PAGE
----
AFL Grand Final nutrition - what and when the players will be eating and drinking

Game day nutrition plans are usually well practiced and refined by the time grand final day arrives, but on the big day these strategies are often challenged by a number of September factors.  I cannot claim to know the exact nutrition plans for the Hawthorn and Sydney FC players this week, but I can write from my previous experiences with finals football.  I have been fortunate enough to work with AFL teams in five grand finals, including the week leading up to the game, and at the ground as the players arrive for their last warm up for the year.  I have seen nutrition strategies work well but have also seen some on shaky ground due to factors which are largely difficult to control but need to be considered and planned for.

Grand final week is a week like no other for an AFL player.  In fact, it may be the only time they experience grand final week from a player perspective in their entire life.  During the season, nutrition plans are created and trialed to ensure optimal fuelling, recovery, health and body composition and most players have a fine-tuned pre-game nutrition routine that is flexible depending on game times and location but reasonably consistent week-to-week.  Players work with an accredited sports dietitian at most clubs to determine what works best for them the day before a game and then on game day.  Players will have different requirements in terms of the type of foods, nutrients and timing depending on a number of factors including playing position, body weight, individual hydration considerations, climate and travel.  By the end of the season it should all be pretty well rehearsed.  Often things do run pretty smoothly up to preliminary finals, but those 7-8 days prior to the grand final bring various challenges.  Of course the club tries to keep things as normal as possible and treat it as just another week and another game, but it obviously isn't.   In terms of nutrition, a grand final brings significant challenges that are not always controllable.  There are additional activities that are compulsory for the players and quite unlike a normal week, in particular  the Grand Final parade which is scheduled just over 24 hours pre-game.  Who came up with this concept I am not is great for building the excitement in the city, and for the wider community and supporters who can't get to the game because of all the corporates, plus a great activity for kids on school holidays, but in terms of preparation it is probably less than ideal for the players!  Players have to travel into the city, wait around for the parade to start, then sit in the trays of utes (often out in the blazing sun), all when they could be relaxing and preparing.  Considering that usually on the day before a game players have their own individual routine that might be quiet and low-key, with no restrictions on timing of meals and fluids, players need to be organized to ensure adequate nutrition and fluids during this time.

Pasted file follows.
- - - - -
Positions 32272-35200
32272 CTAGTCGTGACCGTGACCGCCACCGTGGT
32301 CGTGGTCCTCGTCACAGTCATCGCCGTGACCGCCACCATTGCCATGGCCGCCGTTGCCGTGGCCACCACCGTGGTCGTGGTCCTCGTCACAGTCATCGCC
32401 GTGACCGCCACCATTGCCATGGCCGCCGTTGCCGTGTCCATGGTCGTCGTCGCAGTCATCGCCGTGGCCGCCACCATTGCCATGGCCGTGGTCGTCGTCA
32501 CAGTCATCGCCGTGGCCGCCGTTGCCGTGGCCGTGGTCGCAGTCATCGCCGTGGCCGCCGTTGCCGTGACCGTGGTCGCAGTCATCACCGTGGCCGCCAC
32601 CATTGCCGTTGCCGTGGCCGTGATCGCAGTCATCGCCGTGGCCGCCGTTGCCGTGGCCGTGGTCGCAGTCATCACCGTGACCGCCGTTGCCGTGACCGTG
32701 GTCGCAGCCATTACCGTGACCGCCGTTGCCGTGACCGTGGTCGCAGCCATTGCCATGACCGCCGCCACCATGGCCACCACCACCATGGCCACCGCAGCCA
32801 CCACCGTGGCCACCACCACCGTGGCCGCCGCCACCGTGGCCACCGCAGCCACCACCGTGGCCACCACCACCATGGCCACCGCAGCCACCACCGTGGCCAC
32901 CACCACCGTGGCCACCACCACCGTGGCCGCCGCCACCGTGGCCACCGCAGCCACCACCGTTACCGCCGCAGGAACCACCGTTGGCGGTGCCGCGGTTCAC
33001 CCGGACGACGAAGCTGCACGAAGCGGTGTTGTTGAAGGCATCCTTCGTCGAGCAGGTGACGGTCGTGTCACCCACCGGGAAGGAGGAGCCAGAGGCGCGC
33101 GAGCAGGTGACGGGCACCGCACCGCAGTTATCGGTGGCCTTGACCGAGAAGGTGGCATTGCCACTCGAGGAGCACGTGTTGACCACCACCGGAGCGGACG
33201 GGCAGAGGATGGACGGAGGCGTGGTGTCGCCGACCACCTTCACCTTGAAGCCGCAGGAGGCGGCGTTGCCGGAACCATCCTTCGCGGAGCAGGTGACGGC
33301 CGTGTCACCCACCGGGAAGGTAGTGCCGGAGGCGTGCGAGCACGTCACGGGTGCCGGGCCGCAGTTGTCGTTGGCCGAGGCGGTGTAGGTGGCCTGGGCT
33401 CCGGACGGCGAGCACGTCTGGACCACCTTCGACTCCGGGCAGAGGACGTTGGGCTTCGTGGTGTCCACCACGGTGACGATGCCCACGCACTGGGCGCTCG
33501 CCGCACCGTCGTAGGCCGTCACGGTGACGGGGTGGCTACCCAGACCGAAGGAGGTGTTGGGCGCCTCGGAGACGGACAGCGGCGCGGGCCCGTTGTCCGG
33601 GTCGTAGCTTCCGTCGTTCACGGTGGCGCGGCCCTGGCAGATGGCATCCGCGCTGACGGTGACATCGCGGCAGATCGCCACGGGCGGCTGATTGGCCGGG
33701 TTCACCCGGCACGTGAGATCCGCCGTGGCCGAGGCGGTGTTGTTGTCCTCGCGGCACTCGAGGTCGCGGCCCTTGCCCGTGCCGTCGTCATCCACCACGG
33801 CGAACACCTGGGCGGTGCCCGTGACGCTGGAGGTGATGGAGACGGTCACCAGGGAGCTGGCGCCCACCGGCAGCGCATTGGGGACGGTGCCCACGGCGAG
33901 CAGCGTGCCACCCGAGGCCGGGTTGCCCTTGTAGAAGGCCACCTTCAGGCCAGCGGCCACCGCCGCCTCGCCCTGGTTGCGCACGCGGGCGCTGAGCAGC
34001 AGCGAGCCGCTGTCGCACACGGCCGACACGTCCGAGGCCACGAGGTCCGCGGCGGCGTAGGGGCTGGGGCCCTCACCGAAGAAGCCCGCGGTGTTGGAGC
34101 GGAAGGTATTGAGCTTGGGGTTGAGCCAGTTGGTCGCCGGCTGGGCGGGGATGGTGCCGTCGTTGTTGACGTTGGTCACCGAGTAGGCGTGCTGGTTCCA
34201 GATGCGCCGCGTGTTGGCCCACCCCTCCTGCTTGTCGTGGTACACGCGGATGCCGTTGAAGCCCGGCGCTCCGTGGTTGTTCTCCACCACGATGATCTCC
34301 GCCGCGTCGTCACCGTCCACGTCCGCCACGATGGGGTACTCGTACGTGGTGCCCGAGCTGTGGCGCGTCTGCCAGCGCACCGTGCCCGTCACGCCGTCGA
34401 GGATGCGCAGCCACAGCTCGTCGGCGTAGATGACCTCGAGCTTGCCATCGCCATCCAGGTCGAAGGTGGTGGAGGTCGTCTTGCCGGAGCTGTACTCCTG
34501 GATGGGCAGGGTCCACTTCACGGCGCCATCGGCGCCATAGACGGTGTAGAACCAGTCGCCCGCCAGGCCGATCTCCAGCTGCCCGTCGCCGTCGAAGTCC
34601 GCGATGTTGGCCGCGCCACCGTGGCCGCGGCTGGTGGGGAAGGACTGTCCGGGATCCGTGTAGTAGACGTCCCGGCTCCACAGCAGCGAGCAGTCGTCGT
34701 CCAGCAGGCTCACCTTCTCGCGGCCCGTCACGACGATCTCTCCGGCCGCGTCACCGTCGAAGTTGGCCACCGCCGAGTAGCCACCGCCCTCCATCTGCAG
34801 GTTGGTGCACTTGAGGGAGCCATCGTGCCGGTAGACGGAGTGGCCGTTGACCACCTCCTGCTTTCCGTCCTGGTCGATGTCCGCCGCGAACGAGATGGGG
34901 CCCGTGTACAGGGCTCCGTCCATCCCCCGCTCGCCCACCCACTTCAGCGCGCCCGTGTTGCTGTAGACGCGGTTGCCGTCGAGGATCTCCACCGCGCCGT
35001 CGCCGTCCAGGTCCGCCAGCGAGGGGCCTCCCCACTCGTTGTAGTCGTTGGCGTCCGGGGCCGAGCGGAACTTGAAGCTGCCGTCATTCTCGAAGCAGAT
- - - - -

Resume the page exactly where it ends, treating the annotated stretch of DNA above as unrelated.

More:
Speaking of fluids, September in Melbourne is ridiculous when it comes to weather.  I recall one grand final I was involved with was hot and windy, another winter-like conditions and rain.  If it is hot, it can often be the hottest day for 6 months and players are not accustomed to playing, and drinking, in that type of heat.  At least players from both teams are subjected to the same conditions but how it is managed in terms of cooling and hydration strategies could become important.  So, the weather can impact on hydration but there is a bigger factor that can play havoc with the best laid nutrition plans, and this is not specific just to AFL football but any major sporting events - nerves (for want of a more technical description).

In many ways a grand final is just another game, but in other ways it is not.  If you play in a grand final and your team wins, you are a premiership player for life.  If your team loses, you are not, simple really. The winners will be recognized for life and earn a coveted medal that all AFL players crave.  I am certainly not a psychologist, but it is clear that there is both internal and external pressure created, and some players manage this better than others.  I have frequently heard athletes say that if they don't feel nervous they won't perform well, so butterflies in the stomach can be helpful, perhaps because if you feel anxious it means whatever you are nervous about means a lot to you and you really want to do well.  Some players thrive on the 'big-game' pressure and it brings out their best, others may be terribly nervous but can turn this around into a positive, and others can have a terrible time that interferes with them performing at their best.   These nervous feelings can have a psychological impact, but also a physical impact that can impact on nutrition and hydration strategies.